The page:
Saturday, February 21, 2009

Serve the People! By Yan Lianke

One trait of dystopian novels - We, Anthem, Brave New World, The Handmaid’s Tale - is the idea that certain behavior is out of bounds in a dictatorship. Certain images, words, books become sacred, and there is a corresponding need to outlaw other images, words and books. In the era of politics as a surrogate for religion, such a thing becomes even more vital. To control the behavior of its citizens, the state has to control thought - and since the mass production of information began, images stand in for thoughts.

Serve the People! was one of many slogans of Mao’s Chinese government, and is the ironic title of this underground novel from Communist China. It follows Wu Dawang, a Red Army soldier who soon finds himself involved with Liu Lian, the wife of a division commander. Wu Dawang is only an orderly in a sleepy little post in Mao’s China, but in the arms of his mistress, he becomes for just a few sweet moments a man of power.

This shouldn’t be too unfamiliar to anyone who has read “1984.” In a repressive culture, illicit sex becomes a way to express subversive behavior. Usually in books of this type, it’s the main vehicle for the hero - or heroine - to realize just how stultifying their life has become. Sex is a threat to order, and in a repressive society, even the most private behavior can break faith with the state. In this novel, the twist is Liu Lian uses the communist apparatus to her advantage. In a house strewn with revolutionary slogans, the most prominent is the Chairman’s directive to “Serve the people!” Wu Dawang learns that when Liu Lian wants a rendezvous, she uses the sign. He must serve her, “the people.”

What’s interesting is how the state co-opts even the highest ideals of human civilization, twisting them:

“’What,’ he asked, ‘is the first, and only principle of Serving the People?’
‘To serve others as you would wish to be served yourself,’ Wu Dawang replied.
‘How do we give our lives meaning?’
‘By bringing glory to the enterprise of Serving the People every day of our lives and by devoting ourselves as absolutely to serving the needy as a son should devote himself to serving his parents.’”

Pretty words, the political instructor tells Wu Dawang, though he dislikes the parent analogy. Of course. There is no parent other than the state. In the end, Wu is only saying what he thinks the state wants to hear. It doesn’t matter that it’s the golden rule. Serving the people is saving your skin. As is said later, “the meek shall inherit the Revolution.” Everything is collective, all suffering together.

The affair continues, as it must. And yet, this is the sum of Communism - or any totalitarian movement that subverts life - every institution inevitably becomes corrupted. When Wu realizes what fate awaits him when the affair is inevitably discovered, he momentarily thinks of killing her. Both of them realize that deep within them is anger - rage looking for a direction, though neither knows where it comes from nor why it touches every aspect of their lives. “Wu Dawang, we’ve become animals,” Liu says.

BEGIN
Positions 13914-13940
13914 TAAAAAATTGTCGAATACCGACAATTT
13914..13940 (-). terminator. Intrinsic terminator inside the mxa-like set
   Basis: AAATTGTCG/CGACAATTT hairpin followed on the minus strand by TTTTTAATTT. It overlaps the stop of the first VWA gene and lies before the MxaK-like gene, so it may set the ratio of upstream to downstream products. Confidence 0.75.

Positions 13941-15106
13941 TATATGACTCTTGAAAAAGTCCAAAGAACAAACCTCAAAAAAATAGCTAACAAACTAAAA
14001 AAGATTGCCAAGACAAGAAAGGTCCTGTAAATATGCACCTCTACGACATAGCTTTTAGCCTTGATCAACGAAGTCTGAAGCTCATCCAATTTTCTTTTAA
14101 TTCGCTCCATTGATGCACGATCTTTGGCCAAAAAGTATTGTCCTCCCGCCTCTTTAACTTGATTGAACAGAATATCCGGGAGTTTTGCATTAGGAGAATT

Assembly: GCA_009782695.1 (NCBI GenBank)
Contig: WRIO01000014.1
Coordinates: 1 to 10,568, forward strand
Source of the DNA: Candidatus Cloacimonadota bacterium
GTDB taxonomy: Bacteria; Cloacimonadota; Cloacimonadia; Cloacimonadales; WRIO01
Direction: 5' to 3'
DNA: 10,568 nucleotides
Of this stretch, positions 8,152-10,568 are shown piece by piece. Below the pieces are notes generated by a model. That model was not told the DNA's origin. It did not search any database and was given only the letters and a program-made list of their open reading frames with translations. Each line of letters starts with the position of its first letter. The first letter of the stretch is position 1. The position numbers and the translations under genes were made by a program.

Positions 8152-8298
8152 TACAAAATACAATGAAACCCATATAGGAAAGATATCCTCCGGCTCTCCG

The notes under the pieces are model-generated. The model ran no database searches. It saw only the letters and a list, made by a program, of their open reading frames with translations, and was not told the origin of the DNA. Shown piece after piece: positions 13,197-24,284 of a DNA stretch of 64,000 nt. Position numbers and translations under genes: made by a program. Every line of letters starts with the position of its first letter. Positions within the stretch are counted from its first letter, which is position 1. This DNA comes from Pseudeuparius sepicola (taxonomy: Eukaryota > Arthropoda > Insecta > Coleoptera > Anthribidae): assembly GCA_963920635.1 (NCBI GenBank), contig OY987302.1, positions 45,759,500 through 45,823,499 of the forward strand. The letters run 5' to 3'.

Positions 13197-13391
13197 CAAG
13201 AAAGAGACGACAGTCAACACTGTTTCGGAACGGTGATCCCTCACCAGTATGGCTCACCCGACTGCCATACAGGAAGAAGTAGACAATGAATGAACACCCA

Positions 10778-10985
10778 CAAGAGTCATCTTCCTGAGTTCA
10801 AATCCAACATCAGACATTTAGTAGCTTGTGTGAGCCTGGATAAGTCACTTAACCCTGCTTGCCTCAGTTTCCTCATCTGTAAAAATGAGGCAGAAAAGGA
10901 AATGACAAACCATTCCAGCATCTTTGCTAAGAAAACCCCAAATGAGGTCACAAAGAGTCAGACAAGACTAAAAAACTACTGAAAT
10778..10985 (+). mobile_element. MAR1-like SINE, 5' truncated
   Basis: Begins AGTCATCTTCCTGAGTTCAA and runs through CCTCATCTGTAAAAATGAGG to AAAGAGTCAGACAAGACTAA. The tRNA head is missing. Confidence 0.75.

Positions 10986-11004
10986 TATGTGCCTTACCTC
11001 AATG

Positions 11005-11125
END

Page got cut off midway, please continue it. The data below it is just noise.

Wu and Liu discover the depth and source of their anger when she maneuvers him into accidentally destroying the bust of the Chairman - “an accident of incalculable counter-revolutionary enormity.” And yet, the two of them begin rampaging through the house, destroying anything having to do with the state - pictures of Mao, slogans, yet they stop short, just before Liu is set to smash the Serve the People! sign.

Wu’s marriage - as well as Liu’s - is a lie, but then, everything is in the world of this novel. How far is it from our world? Not politically, but morally. For the Christian, sin is slavery, not freedom. Yet in a sinful state apparatus, virtually everything is colored with sin - either morally or politically. Every lie becomes deeper, until even the truth we must have to survive seems like a lie. In a world where the only meaning comes from an illicit love affair, what ultimate meaning is there? But how different is that from life in any government, even one with absolute freedom?
The truths we cling to - apart from the Eternal - are so many icons, waiting to be smashed.

Set Your Fields on Fire

The award-winning novel by William Thornton
Available now

Some of the coverage of "Set Your Fields on Fire"

 You can order "Set Your Fields on Fire"for $14.99 through Amazon here.
It's also available on Kindle at $3.99 through Amazon here.
Read an interview I did with on the book here.   
Here's my appearance on the Charisma Network's CPOP Podcast. 
Here's an interview I did with The Anniston Star on the book. 
Shattered Magazine wrote a story about the book here. 
The Alabama Baptist wrote about the book here.
This piece appeared in the Marietta (Ga.) Daily Journal.
Here's the write-up from The Birmingham Times.
Read a story for Village Living here.
This story appeared in The Trussville Tribune and this video.
Here's my appearance on East Alabama Today.
Story and video from WBRC Fox6 here. 
Here's the write-up in The Gadsden Times on the book.
Read a piece I wrote for WestBow Press about writing the book here.
A piece about some inspiring works for me.
This is another interview with the fleegan book blog here.

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